There was an interesting post over at GeneticFuture on why genome-wide association studies fail. It’s a good discussion of the many challenges that still face GWAS even in the era of high-throughput SNP genotyping.
It should be noted that there have been many successful genome-wide association studies, especially since the completion of the International HapMap Project (phases I/II). Last year saw high-profile publication of GWAS’s for coronary heart disease, breast cancer, celiac disease, type I diabetes and Crohn’s disease , just to name a few. deCODE Genetics performed a large-scale study on the genetics underlying exfoliation glaucoma, and found that individuals with two particular SNPs in the first exon of LOXL1 had a 100X greater chance of getting the disease.
Last June the Wellcome Trust Case Control Consortium published the largest study ever of genetics behind common diseases. In a massive cohort of 17,000 samples, the researchers performed GWAS’s for diabetes, rheumatoid arthritis, cardiac disease, and other common, complex phenotypes. Perhaps the most exciting result of this study was the association of several genes that had never before been implicated in human disease.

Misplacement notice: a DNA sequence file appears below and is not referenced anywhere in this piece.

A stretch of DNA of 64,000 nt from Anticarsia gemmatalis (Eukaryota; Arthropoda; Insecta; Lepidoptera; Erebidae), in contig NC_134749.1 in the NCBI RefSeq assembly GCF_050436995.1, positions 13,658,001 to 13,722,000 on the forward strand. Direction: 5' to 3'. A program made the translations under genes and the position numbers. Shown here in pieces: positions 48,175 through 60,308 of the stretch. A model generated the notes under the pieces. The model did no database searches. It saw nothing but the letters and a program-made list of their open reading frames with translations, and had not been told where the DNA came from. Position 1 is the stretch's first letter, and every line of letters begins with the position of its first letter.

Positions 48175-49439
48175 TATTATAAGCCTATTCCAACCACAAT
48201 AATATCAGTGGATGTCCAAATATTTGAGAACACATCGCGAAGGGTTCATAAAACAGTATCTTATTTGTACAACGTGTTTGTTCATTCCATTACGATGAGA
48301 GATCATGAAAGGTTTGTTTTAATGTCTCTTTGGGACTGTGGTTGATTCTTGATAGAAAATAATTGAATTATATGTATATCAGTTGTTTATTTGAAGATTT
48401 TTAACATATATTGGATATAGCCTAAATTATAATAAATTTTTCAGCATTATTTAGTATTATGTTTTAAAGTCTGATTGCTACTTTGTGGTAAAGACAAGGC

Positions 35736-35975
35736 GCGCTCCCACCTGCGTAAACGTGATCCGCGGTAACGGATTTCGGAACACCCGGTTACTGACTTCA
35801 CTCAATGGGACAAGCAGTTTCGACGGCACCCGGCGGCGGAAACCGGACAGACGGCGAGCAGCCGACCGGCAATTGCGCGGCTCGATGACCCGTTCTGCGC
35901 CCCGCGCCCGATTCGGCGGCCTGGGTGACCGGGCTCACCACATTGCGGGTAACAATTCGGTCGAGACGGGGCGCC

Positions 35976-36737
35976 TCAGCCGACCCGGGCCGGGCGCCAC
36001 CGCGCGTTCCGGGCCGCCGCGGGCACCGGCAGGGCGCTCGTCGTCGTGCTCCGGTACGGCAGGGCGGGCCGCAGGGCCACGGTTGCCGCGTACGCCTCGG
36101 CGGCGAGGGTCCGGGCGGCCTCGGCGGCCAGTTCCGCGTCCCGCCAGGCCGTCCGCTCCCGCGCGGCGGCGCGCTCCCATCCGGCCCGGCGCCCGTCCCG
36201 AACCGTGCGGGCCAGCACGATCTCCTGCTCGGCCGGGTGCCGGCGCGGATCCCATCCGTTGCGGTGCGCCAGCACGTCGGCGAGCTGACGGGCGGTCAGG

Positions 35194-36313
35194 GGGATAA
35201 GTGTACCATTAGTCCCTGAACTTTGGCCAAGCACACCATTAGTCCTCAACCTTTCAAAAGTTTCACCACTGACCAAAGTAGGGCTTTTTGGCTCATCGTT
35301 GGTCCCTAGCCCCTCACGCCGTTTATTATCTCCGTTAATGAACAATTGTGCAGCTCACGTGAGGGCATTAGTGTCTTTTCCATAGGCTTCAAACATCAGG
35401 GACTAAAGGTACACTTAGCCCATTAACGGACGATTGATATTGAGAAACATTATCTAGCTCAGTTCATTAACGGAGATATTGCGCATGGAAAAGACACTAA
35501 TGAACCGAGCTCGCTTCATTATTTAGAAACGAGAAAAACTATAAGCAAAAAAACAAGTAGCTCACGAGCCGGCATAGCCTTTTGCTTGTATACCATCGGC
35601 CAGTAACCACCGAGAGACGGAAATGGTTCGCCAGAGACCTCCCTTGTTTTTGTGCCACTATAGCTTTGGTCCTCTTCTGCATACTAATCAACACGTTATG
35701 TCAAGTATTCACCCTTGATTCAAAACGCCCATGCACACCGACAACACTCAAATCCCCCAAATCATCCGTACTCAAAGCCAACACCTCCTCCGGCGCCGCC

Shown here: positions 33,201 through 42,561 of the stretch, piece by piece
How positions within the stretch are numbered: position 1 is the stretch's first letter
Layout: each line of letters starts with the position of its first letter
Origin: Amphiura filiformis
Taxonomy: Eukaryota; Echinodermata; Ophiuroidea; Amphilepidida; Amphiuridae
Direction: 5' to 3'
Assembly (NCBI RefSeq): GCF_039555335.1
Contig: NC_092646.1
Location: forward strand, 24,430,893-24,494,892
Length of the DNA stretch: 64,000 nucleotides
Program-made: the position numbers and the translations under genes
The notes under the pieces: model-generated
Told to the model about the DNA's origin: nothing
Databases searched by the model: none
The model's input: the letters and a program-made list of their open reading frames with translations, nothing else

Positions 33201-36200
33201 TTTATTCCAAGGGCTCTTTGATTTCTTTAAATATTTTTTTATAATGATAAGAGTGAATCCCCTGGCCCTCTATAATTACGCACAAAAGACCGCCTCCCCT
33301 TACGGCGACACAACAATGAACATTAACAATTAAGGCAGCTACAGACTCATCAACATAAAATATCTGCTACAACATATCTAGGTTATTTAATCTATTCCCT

Yet, as the GeneticFuture post pointed out, we rarely hear about the failure of genome-wide association studies to turn up such interesting discoveries. The complexities of small allelic effects, population structure, rare variants, and copy number variation may explain how such failures manifest in the realm of genetics. As for epigenetic factors and disease heterogeneity, well, these issues are out of our hands for the time being.
As far as SNPs go, I believe we’re getting very close to a complete catalog of variation that’s common in human populations. Genome-wide sequencing of two individual human genomes each found ~600,000 SNPs that are not already in dbSNP. At best they’d increase the number of known SNPs by ~10%. At ~10-11 million SNPs, dbSNP is mostly complete in my opinion. We still have a long way to go, though, in cataloging copy number variation.
Another challenge not mentioned in FutureMedicine, but nevertheless important, is the fact that a substantial fraction of the genetic variation underlying complex disease occurs outside the coding regions of known genes. It’s time to look beyond nonsynonymous coding SNPs, people. But that’s a post for another day.